United by Common Sense

We’re reminded that Nigeria is the only former British colony that is still intact. That is a sign of strength, not weakness. What is left is for us to draw strength from unity in diversity. And I hope I’m making common sense. [Thank you, Senator Ben Murray-Bruce.]

When I watched the ministerial screening on TV in November, I felt an Obama was possible in Nigeria. After her screening, Amina Mohammed, the ministerial nominee from Gombe State, received a warm handshake from Murray-Bruce as she was walking out of the chamber. Mohammed, now minister of the environment, had a British mother; Murray-Bruce had a Scottish father. Are these two public figures alone not capable of making ethnic jingoists in the country look stupid?

Phantom lakes — that’s what I call the ethnic card politicians have created to pursue their selfish goals. The good news today is that young people are building bridges across the phantom lakes. Let me repeat what I wrote two years ago:

Whenever the political atmosphere seems charged, one potent way of extracting concessions from the other side is to play the ethnic or religious card. Reputable academics, professionals and politicians have been implicated in this crime. While it may be true that the nation is today more divided than it has ever been, it’s also true that this division exists only in the minds and thinking of the political elite. Ordinary Nigerians –the silent majority – are not worried about the stereotyped classifications of people of other tribes and religions as good or bad. I have listened to conversations in which people of the south-east praised the humility and kindness of their brothers in the north. Several villages in the north are populated by Igbo people who speak and dress like their hosts. And Segun Nweze born and bred in Ibadan does not really understand the gospel of separation he occasionally hears on television. So do Abdullahi Momoh, James Abubakar and Chuwang Agbese. By now, the number of such Nigerians must have risen to millions.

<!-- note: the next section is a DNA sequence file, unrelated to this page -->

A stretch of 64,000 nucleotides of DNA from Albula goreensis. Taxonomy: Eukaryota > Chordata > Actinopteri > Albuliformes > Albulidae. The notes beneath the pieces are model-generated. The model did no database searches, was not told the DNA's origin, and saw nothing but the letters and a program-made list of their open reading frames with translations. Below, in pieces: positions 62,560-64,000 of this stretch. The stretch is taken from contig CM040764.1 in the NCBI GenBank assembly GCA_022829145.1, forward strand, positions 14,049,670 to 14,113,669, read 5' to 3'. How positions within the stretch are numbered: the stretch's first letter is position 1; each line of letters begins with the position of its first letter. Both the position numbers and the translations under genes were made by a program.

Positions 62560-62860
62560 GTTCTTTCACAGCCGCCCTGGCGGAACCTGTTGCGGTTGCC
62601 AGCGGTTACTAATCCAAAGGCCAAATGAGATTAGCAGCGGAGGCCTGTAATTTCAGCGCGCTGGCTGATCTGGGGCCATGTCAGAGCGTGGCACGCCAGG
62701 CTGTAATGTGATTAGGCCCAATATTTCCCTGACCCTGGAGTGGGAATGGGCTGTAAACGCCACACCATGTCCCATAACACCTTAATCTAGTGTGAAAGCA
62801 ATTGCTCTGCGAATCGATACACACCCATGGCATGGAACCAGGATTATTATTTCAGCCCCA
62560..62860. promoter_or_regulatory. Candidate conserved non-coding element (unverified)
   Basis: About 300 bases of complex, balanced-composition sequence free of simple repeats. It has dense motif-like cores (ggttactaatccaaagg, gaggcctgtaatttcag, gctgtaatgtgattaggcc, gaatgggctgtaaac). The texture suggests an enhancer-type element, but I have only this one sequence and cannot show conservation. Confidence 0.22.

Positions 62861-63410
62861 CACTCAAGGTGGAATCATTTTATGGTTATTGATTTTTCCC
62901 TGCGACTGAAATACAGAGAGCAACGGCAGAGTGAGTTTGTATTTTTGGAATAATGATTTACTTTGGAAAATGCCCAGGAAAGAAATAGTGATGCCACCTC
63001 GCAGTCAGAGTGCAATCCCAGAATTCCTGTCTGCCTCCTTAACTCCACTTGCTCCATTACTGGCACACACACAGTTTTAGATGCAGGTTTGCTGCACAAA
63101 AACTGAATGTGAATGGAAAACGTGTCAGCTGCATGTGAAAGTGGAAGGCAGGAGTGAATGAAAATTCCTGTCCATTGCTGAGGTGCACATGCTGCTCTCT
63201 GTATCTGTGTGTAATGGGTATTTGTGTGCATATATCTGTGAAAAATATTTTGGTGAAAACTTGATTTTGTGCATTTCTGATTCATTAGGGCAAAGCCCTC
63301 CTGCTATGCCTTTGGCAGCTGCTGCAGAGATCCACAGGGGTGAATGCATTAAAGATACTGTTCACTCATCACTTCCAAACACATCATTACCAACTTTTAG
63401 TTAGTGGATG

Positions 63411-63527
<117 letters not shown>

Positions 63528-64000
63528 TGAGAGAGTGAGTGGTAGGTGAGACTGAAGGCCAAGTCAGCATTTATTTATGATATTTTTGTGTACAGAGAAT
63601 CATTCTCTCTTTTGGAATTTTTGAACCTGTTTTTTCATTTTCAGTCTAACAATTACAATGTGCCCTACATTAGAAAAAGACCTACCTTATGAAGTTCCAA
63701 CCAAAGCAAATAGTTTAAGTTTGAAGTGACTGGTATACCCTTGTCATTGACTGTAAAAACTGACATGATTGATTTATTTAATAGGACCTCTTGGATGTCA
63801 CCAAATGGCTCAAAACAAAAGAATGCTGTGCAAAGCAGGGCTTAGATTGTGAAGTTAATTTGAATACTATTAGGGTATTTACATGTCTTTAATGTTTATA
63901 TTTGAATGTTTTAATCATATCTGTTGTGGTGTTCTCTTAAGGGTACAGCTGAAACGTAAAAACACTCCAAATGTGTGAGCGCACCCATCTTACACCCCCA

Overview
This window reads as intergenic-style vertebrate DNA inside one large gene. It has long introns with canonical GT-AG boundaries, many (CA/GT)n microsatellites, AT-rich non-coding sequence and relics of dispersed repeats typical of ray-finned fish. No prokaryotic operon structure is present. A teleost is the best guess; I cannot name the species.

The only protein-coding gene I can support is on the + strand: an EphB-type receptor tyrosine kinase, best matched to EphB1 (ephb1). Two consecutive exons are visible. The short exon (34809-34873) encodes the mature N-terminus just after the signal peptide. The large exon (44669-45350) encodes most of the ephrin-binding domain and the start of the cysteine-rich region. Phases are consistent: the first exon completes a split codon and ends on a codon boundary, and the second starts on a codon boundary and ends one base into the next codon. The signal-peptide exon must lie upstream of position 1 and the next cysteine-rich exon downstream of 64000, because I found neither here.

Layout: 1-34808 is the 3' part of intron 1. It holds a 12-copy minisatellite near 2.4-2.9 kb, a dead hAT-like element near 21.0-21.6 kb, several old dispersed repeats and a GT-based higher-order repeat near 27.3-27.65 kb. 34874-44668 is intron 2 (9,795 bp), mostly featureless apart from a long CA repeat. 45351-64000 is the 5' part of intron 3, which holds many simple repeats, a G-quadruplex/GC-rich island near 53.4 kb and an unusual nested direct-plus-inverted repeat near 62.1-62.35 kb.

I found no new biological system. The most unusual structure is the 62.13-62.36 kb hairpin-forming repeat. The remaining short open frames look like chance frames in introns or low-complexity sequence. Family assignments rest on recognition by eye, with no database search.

The real threat to the nation’s existence (not the nation’s unity), however, has been poverty. It is the mass poverty and ignorance in the country today that have enabled these disgruntled politicians to ply their trade openly. That’s why the UN report that 10.5 million Nigerian kids are out of school should worry all patriots. And the trend of schools churning out almost a million youths yearly without hope of finding jobs or being employable should cause all right-thinking leaders sleepless nights. Wrong education and its collapse partly inspired the name Boko Haram – Western education is forbidden.

As I said, the occasional threats of secession have been creations of the political class. The ordinary people recruited to fight and die in the civil war of the late 1960s, for instance, did not even understand why they had to fight and kill their brothers. Most were brainwashed to fight the “enemy” they did not know. Politicians also threatened secession during the June 12 struggle. Those who predicted that Nigeria would not survive the annulment of the presidential election of 1993 are still in politics. Some of those prophets of doom are today envisaging “disintegration”, unless President Goodluck Jonathan refuses to seek re-election in 2015. It’s all politics!

Nigeria’s greatness lies in its unity in diversity. Regardless of the messages of hate we read daily, ordinary Nigerians love one another. The two major religions, both of which took roots from the Middle East, canvass love and peace. So, anybody using religion as an excuse to hate other people must be a fraud. Often, those who discriminate against adherents of other religions are poor, ignorant or malicious politicians. I’m sure that, if jobs had been available for many and the nation’s economy was prospering, only a few Nigerians would have been interested in knowing what goes on in Aso Rock or the state government houses. Just as in the United States: Americans have greater interest in the weather than in what Obama and Congress are doing. When people are busy, when they can feed themselves and their families, they care little about what political parties and politicians are doing or saying.